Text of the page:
Wednesday December 9th


Dow futures rise slightly after markets reach record highs and S&P 500 tops 3,700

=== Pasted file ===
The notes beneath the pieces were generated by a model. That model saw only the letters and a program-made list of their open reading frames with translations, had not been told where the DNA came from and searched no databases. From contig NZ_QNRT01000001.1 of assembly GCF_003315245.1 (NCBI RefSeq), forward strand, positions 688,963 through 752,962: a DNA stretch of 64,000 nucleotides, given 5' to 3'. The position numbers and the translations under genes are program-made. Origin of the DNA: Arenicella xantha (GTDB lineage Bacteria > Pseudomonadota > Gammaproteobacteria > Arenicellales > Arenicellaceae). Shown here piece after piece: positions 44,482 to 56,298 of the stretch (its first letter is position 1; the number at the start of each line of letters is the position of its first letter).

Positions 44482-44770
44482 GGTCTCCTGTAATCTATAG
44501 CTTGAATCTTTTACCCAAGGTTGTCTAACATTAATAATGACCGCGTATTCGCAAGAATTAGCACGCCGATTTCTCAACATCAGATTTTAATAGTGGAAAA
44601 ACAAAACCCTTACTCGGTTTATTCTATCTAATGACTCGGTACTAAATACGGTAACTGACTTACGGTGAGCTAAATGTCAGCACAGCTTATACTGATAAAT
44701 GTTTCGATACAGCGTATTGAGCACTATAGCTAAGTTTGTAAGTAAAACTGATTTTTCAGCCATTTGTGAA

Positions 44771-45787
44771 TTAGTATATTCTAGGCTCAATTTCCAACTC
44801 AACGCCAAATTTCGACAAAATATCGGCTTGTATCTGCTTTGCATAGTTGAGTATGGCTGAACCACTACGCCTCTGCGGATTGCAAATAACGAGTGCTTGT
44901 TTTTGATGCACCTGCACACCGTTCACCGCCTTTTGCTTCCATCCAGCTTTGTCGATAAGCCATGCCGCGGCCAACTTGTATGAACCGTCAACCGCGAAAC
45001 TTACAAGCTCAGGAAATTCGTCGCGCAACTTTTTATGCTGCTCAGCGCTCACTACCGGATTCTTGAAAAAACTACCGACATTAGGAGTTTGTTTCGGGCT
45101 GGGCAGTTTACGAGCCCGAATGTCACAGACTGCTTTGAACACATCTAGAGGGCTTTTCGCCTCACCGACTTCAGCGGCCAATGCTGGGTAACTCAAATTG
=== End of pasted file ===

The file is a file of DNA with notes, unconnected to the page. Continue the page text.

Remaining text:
U.S. stock index futures rose early Wednesday, building on recent strength that’s pushed the major averages to record highs. Dow futures rose 66 points, or 0.2%. The move indicated an opening gain of about 70 points. S&P 500 futures rose 0.1%. Nasdaq-100 futures were flat. Fueling the rally is optimism about the U.K.’s rollout of Pfizer’s Covid-19 vaccine on Tuesday. Hope that the Senate will soon agree to a stimulus package to prop up markets as the coronavirus outbreak rages on has also boosted sentiment. Stocks that would benefit most from a successful vaccine rollout gained in the premarket. Shares of American Airlines rose 2.7% and Carnival Corp. gained 2.3%. On Tuesday, the Dow climbed about 104 points, helped by gains in Dow Inc. and Johnson & Johnson. The 30-stock Dow closed just slightly below its record from Friday and well above the 30,000 level. The S&P 500 also registered gained of 0.28%, closing at a record high. The 500 stock index closed above 3,700 for the first time. The Nasdaq Composite also notched a record close after rallying 0.5%, fueled by cloud stocks. All of the major averages started in negative territory on Tuesday. “Interestingly, leadership shared by both technology and cyclicals [Tuesday], a trend increasingly noticeable during the last five trading days,” Jim Paulsen, chief investment strategist at the Leuthold Group, told CNBC. The small-cap benchmark Russell 2000 closed up 1.4% at a new record on Tuesday. “Covid is raging and still no stimulus package? Never mind, with vaccinations already underway, it may be impossible to keep this stock market from rising through the holidays,” Paulsen added. Tuesday afternoon, Senate Majority Leader Mitch McConnell said he wants Congress to pass a coronavirus relief bill with neither legal immunity for businesses nor state and local government relief. Senate Minority Leader Chuck Schumer, D-N.Y., said McConnell’s proposal to move stimulus talks forward without state and local government aid is not in good faith. The volatile negotiations come amid the worst days of the coronavirus pandemic so far. More than 200,000 Americans are testing positive for the coronavirus every day on average, according to a CNBC analysis of Johns Hopkins University data. The United States has seen 1 million new cases in just four days, bringing the national total to over 15 million. The Labor Department’s so-called JOLTs report will be released at 10 a.m. ET on Wednesday. Economists polled by Dow Jones are expecting job openings to hit 6.3 million in October, down slightly from the 6.4 million in September. Asia-Pacific markets traded mostly higher on Wednesday as a coronavirus vaccine rollout commenced in the U.K., fueling some of the optimism among investors. The Nikkei 225 in Japan rose 1.33% to 26,817.94 and the Topix index gained 1.17% to 1,779.42. South Korea’s Kospi index added 2.02% to 2,755.47. Hong Kong’s Hang Seng index added 0.6% in late-afternoon trade. Chinese mainland markets bucked the generally positive trend: The Shanghai composite fell 1.12% to 3,371.96, the Shenzhen composite was down 1.882% at 2,250.80 and the Shenzhen component fell 1.84% to 13,716.53. Oil prices rose on Wednesday as news about COVID-19 vaccines lifted investor hopes for a recovery in fuel demand and outweighed concerns sparked by figures indicating U.S. oil inventories jumped last week. Brent crude rose 13 cents, or 0.3%, to $48.98 a barrel. U.S. West Texas Intermediate (WTI) crude climbed 6 cents to $45.66. Gold slid nearly 1% on Wednesday, falling back from the previous session’s two-week peak as optimism over COVID-19 vaccine developments led investors to opt for riskier assets such as equities. Spot gold was down 0.7% at $1,857.80 per ounce, having earlier fallen as low as $1,851.31. On Tuesday it hit its highest since Nov. 23 at $1,875.07. U.S. gold futures slipped 0.65% to $1,862.40.